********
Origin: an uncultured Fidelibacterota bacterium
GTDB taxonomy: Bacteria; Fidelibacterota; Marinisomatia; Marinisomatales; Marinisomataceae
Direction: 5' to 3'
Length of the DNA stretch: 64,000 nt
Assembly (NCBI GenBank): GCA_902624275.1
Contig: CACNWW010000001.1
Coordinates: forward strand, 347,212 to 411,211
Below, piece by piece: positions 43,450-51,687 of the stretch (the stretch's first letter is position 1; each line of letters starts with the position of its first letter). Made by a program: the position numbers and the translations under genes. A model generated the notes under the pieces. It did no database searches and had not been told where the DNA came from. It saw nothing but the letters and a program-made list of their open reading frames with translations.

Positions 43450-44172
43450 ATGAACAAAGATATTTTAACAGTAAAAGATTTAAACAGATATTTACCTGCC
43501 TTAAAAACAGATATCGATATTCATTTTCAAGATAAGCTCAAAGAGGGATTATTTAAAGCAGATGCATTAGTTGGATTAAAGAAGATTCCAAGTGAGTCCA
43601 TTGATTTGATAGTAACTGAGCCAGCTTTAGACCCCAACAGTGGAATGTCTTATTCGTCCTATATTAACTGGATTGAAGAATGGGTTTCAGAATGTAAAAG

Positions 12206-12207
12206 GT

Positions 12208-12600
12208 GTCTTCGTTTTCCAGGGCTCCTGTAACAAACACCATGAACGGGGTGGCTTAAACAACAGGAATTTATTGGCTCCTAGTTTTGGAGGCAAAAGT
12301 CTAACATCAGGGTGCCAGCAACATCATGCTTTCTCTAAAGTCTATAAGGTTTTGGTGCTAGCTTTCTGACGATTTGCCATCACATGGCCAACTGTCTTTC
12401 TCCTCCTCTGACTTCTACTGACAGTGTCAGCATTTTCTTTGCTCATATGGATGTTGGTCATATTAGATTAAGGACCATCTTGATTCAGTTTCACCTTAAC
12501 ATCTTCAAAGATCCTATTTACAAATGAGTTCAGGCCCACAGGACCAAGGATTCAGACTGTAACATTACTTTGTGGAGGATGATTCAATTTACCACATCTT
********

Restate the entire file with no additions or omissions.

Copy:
Origin: an uncultured Fidelibacterota bacterium
GTDB taxonomy: Bacteria; Fidelibacterota; Marinisomatia; Marinisomatales; Marinisomataceae
Direction: 5' to 3'
Length of the DNA stretch: 64,000 nt
Assembly (NCBI GenBank): GCA_902624275.1
Contig: CACNWW010000001.1
Coordinates: forward strand, 347,212 to 411,211
Below, piece by piece: positions 43,450-51,687 of the stretch (the stretch's first letter is position 1; each line of letters starts with the position of its first letter). Made by a program: the position numbers and the translations under genes. A model generated the notes under the pieces. It did no database searches and had not been told where the DNA came from. It saw nothing but the letters and a program-made list of their open reading frames with translations.

Positions 43450-44172
43450 ATGAACAAAGATATTTTAACAGTAAAAGATTTAAACAGATATTTACCTGCC
43501 TTAAAAACAGATATCGATATTCATTTTCAAGATAAGCTCAAAGAGGGATTATTTAAAGCAGATGCATTAGTTGGATTAAAGAAGATTCCAAGTGAGTCCA
43601 TTGATTTGATAGTAACTGAGCCAGCTTTAGACCCCAACAGTGGAATGTCTTATTCGTCCTATATTAACTGGATTGAAGAATGGGTTTCAGAATGTAAAAG

Positions 12206-12207
12206 GT

Positions 12208-12600
12208 GTCTTCGTTTTCCAGGGCTCCTGTAACAAACACCATGAACGGGGTGGCTTAAACAACAGGAATTTATTGGCTCCTAGTTTTGGAGGCAAAAGT
12301 CTAACATCAGGGTGCCAGCAACATCATGCTTTCTCTAAAGTCTATAAGGTTTTGGTGCTAGCTTTCTGACGATTTGCCATCACATGGCCAACTGTCTTTC
12401 TCCTCCTCTGACTTCTACTGACAGTGTCAGCATTTTCTTTGCTCATATGGATGTTGGTCATATTAGATTAAGGACCATCTTGATTCAGTTTCACCTTAAC
12501 ATCTTCAAAGATCCTATTTACAAATGAGTTCAGGCCCACAGGACCAAGGATTCAGACTGTAACATTACTTTGTGGAGGATGATTCAATTTACCACATCTT